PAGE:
I’d like to know what you think.

Copyright © Janie Rosman and Kaleidoscope Eyes 2015

♪♫ Where oh Where Did My FOIL Request Go? ♪♫

Mobile floating concrete batch plant/© Janie Rosman 2014

Mobile floating concrete batch plant/© Janie Rosman 2014

Our story began nine and one-half months ago (December 16, 2014) when  one of the floating concrete batch plants’ silos took a nosedive. I wrote several post about it, including the status of subsequent concrete deliveries and the statement from Tappan Zee Constructors, LLC (TZC) President Darrell Waters.

I FOILed the Thruway Authority to find out what happened and why: “All correspondence sent by, and received from, Tappan Zee Constructors, LLC (TZC) between and including Monday, December 15, 2014, through Sunday, December 21, 2014, regarding failed floating concrete batch plant.”

While Records Access Officer Jill B. Warner replies within the specified time, all she tells me is she needs another (fill in the blank) number of weeks and ends her notes with, “I sincerely apologize for the delay. Thank you for your continued courtesy in this matter.”

Her most recent note, dated August 7, 2015, said, “Based on the continued review, and with due regard for POL § 89(3)(a), staff anticipates providing a response to your request on September 28, 2015.”

Today I asked the Department of State Committee on Open Government for assistance. Executive Director Robert J. Freeman replied with a detailed explanation of an agency’s duty to respond to a request in a timely manner.

Mr. Freeman wrote, “In short, an agency cannot engage in delay after delay after delay.  If that is your experience, I believe that you have the right to appeal and suggest that you might contact Ms. Warner to ascertain the identity of the person designated to determine appeals at the Authority.”

Today is September 28, and it is now past 10:30 p.m. Ms. Warner has replied to neither the note I sent this morning asking who is in charge of FOIL requests (re an appeal) nor has she kept within her time frame.

Unless Ms. Warner works overtime, I do not expect receiving a response tonight.

Ms. Warner, I appreciate that you have a great deal of responsibility. I have responsibilities, too.

I’d like to know what you think.

Copyright © Janie Rosman and Kaleidoscope Eyes 2015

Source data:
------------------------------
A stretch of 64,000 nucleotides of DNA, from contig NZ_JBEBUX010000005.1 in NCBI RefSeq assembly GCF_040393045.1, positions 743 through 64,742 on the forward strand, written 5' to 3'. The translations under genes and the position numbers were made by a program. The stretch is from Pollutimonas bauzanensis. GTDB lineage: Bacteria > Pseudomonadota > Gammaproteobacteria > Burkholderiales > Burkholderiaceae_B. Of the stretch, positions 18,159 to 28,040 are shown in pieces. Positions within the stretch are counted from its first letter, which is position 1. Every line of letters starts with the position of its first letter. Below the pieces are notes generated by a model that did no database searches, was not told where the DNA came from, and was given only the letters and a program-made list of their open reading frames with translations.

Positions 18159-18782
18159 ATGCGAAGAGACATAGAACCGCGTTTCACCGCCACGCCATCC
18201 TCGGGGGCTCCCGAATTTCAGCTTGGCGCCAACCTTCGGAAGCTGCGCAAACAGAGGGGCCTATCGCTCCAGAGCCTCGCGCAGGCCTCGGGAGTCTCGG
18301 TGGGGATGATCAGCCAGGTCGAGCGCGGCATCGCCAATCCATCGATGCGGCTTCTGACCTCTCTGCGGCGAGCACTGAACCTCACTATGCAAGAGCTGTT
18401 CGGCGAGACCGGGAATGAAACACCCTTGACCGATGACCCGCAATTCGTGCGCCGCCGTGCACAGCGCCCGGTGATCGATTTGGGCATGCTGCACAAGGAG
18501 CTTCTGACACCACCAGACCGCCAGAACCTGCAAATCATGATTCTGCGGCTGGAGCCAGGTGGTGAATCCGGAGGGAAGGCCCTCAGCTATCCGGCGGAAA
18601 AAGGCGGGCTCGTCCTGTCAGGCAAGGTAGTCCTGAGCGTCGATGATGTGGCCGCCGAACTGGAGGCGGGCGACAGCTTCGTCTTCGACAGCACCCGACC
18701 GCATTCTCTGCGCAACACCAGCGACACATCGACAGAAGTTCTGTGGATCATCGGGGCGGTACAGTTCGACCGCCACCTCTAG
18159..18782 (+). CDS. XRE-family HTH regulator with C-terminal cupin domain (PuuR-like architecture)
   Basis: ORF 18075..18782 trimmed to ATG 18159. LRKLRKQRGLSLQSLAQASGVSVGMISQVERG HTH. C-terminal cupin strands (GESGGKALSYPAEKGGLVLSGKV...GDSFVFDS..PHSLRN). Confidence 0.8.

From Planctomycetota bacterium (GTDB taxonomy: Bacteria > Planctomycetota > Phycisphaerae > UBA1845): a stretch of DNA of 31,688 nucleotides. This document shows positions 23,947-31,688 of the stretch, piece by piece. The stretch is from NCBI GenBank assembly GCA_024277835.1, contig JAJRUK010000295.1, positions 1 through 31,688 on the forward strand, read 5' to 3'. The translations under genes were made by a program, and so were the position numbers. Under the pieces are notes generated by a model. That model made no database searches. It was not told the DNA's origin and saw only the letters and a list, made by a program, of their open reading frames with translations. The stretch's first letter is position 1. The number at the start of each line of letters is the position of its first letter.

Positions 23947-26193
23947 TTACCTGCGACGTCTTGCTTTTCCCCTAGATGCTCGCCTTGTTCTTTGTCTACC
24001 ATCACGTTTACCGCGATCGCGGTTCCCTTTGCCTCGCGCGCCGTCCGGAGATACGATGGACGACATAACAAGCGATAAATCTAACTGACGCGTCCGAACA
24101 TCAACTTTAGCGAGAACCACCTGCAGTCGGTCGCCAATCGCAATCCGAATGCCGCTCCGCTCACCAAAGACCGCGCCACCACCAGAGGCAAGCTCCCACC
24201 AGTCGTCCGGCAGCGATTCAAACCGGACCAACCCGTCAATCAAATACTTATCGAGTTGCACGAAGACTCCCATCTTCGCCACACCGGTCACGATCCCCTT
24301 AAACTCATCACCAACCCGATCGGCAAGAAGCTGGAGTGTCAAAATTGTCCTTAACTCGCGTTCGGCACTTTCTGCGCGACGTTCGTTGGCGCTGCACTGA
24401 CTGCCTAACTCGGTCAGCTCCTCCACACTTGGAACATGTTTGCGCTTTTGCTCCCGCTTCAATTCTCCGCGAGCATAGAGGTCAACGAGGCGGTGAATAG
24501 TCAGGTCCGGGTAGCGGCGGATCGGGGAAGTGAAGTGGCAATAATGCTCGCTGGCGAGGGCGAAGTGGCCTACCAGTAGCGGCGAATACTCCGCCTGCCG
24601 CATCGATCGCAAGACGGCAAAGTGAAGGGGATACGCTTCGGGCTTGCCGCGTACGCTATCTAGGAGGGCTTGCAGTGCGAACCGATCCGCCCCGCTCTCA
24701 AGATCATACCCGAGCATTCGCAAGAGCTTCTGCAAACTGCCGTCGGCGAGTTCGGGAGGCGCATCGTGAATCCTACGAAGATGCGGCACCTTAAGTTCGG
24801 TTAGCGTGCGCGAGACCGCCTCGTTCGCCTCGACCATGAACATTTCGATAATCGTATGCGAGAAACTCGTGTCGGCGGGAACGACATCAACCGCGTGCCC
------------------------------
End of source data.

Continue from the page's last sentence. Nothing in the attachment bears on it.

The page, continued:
Update: Nyack Viewing Area Nears Completion

A gorgeous and windy day was perfect for checking out the view from Nyack.

info panels

Instead of a continuous height, the railing is height-adjusted behind the benches.

railing height

Main deck portable tables and chairs (box seats), a mix of seating and decking.


The $400,000 project was financed with $200,000 from the village and matching funds: $150,000 from the Environmental Protection Fund Local Waterfront Revitalization grant to build the pier and an ADA-compliant ramp plus a $50,000 grant from the bridge project’s Community Benefits Program.


Here are girder assemblies from the other side (no bridge rail blocking view).

other side

Both the Nyack and Tarrytown viewing areas are funded by grants — $49,500 to Tarrytown, and $50,000 to Nyack — from the Community Benefits Program.

I’d like to know what you think.

Copyright © Janie Rosman and Kaleidoscope Eyes 2015

Project Aerial Views: Towers Continue to Rise

Life began imitating computer art three weeks ago when work began on the new bridge’s towers using building information modeling (BIM) 3D technology.

Blue jump forms will help build the main span's 419-foot towers./Photo: NYSTA

Blue jump forms will help build the main span’s 419-foot towers./Photo: NYSTA

Here’s what the project looked like yesterday via photographs taken by Lee Ross. One of the floating concrete batch plants can be seen alongside the towers.

photo 1

West/northbound traffic will shift to one of the new spans next December.

photo 2

In February 2017, east/southbound traffic will also move to the new span.

photo 3

Read more about the process for building the towers here.

I’d like to know what you think.

Copyright © Janie Rosman and Kaleidoscope Eyes 2015

Southbound On-Ramp in S. Nyack Closes 10 p.m.

It’s Friday night, and you’re out with friends. When you’re ready to drive home — if you live across the river, that is — be aware the southbound on-ramp in South Nyack is closed; access it via Route 59 in Nyack.


More lane closures began tonight (one at 8 p.m.) and continue next week.


A complete rundown of project activity is here.

A few people asked why I post these updates and if I work for the state or for the bridge project. I post them for information (how to subscribe is here). Several times I drove home and right into signs that indicated lanes are closed (yes, I admit this). Full disclosure: I am a reporter and work for neither the state nor the bridge project.

I’d like to know what you think.

Copyright © Janie Rosman and Kaleidoscope Eyes 2015